We are supporting Celia, in working towards her Gold Arts Award, here she shares her research, discussion and reflection on dance as a career.
More than a Hobby
Dance is an art form. Frequently seen as semi-professional, or as a hobby. In my opinion, a career in dance should be given the same value as other professions. Even when dance is considered a professional career it doesn’t hold the same value as careers in healthcare or business sectors. I make this statement based on facts and on my personal experience within our society, and I have incorporated some of my family members’ and friends’ opinions in my writing.
According to the British government’s career website, jobs in dance have a lower salary than other occupations. A dance practitioner’s wage also varies more throughout their career, in comparison to, for example, a school teacher’s wage which stays consistent. There may well be a connection between this unreliable income and dance practitioners often being self-employed and/or undertaking different jobs simultaneously. The uniqueness of each dance practitioner’s everyday work life and their individual workload adds to this dichotomy. These irregularities make it harder for dance to be acknowledged as a steady career option, and this is probably part of the reason why dance receives less recognition when it comes to its value within the professional world. I talked about this with my dad who said: ‘A career in dance is often seen as impecunious in our society, as not producing a financial gain, thus not being of value. Whereas a career in dance is creative and intellectually stimulating. A career in dance, or indeed any of the arts or socially oriented careers, has an intrinsic value and a direct effect on people and on society.’ This suggests that there are different ways a career can be valued; financially, socially, personally and emotionally. The creative and intellectual aspect of art, will be discussed in a later paragraph.
In October 2020 an advert was published, backed by the British government, that showed the slogan ‘Rethink. Reskill. Reboot’. It suggested that a career in cyber-technology would be better than a career as a ballet dancer and that it was time for the ballet dancer to retrain. As stated in several newspaper articles (e.g. The Independent, The Guardian), this clarifies that, even on a governmental level, dance is not appreciated as an even contender in the career world.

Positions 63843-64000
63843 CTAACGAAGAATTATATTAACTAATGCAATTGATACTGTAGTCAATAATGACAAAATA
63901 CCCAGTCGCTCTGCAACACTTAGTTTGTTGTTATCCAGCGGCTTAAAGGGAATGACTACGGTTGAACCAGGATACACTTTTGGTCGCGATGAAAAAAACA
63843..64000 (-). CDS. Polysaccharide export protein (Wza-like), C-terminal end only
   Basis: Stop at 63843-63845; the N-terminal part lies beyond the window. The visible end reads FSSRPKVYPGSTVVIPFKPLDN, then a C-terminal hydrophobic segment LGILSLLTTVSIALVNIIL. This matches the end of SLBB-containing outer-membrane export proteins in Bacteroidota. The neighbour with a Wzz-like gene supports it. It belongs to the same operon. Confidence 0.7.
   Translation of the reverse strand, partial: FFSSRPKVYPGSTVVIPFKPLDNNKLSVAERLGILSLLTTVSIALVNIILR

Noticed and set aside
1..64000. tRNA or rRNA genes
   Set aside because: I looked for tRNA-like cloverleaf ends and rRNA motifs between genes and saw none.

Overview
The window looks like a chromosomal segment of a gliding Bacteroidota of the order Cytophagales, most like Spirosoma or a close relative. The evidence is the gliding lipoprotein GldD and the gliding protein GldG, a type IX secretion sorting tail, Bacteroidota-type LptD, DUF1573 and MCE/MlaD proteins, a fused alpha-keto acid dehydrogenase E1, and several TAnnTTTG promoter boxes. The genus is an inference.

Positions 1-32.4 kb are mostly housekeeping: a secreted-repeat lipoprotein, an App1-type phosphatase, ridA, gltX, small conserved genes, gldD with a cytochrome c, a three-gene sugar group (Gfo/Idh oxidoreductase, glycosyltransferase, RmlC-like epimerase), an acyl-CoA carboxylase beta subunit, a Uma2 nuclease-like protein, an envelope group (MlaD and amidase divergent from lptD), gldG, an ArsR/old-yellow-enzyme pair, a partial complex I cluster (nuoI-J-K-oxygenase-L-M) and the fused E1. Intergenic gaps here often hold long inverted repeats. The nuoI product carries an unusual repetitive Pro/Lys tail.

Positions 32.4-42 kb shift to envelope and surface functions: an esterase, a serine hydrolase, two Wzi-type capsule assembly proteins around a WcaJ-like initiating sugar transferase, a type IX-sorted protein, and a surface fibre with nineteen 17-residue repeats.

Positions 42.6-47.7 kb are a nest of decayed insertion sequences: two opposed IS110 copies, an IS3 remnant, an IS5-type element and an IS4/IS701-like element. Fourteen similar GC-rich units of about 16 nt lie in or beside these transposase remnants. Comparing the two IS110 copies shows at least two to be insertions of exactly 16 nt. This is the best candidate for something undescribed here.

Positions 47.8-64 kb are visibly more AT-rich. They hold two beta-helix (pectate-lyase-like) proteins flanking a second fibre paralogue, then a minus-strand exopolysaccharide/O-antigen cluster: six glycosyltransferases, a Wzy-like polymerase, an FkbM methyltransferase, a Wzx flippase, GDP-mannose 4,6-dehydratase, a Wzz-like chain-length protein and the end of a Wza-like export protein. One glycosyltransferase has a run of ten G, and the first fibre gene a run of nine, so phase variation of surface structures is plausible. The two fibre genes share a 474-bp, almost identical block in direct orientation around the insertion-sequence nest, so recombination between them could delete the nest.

The creative industry and the dance sector are clear contributors to the British economy. According to a report by the economics consultancy CEBR ‘in 2015 arts and culture businesses contributed £15.8 billion in turnover to the UK economy’.This is one good reason for dance to be seen as a valid career choice, as it has not only personal and social benefits – as unpacked below – but also contributes to the country’s economic growth. Even if other sectors boost the economy more than the dance sector, in my opinion, this is no reason to devalue or undervalue dance. Dance contributes to British society on multiple levels.
Dance as Part of the Arts Industry
Dance in the UK exists as its own sector in the arts industry and is set up with its own professions, such as teachers, performers and therapists. There are nationwide opportunities to connect with dance professionals, to keep refreshing skills and to engage in further learning. The network One Dance UK addresses all dance practitioners involved in the profession; dancers, choreographers, teachers, students, artistic directors. They offer support and further training to dance practitioners throughout all stages of their careers.
Some facts about the dance sector in the UK:
- 22,500 out of 30,000 dance professionals work as dance teachers and only a relatively small number actually go into a performing career
- around 5,000 dance practitioners find themselves as dance therapists or in management positions
- all the dance teachers have the opportunity to pass on valuable skills and benefits of dance to society and new generations of dance practitioners
- the benefits of dance are far reaching and include improvement of physical and mental health, physical fitness, muscle strength, coordination, brain functions (such as memory), social skills and emotional stability – these are vital skills for everyday life and according to Bupa, the international health insurance and healthcare group, dance has the potential to really make a difference to enrich people’s lives
- dance also has the power to improve differently abled people’s situations, as a study from Edge Hill University has shown that dance movement psychotherapy has a positive impact on children on the autism spectrum as well as their carers
- dance has enriched our cultural experience for centuries and is still popular today
- dance is part of our culture and aside from historic contexts, dance is also part of the contemporary entertainment sector
The Value of Creativity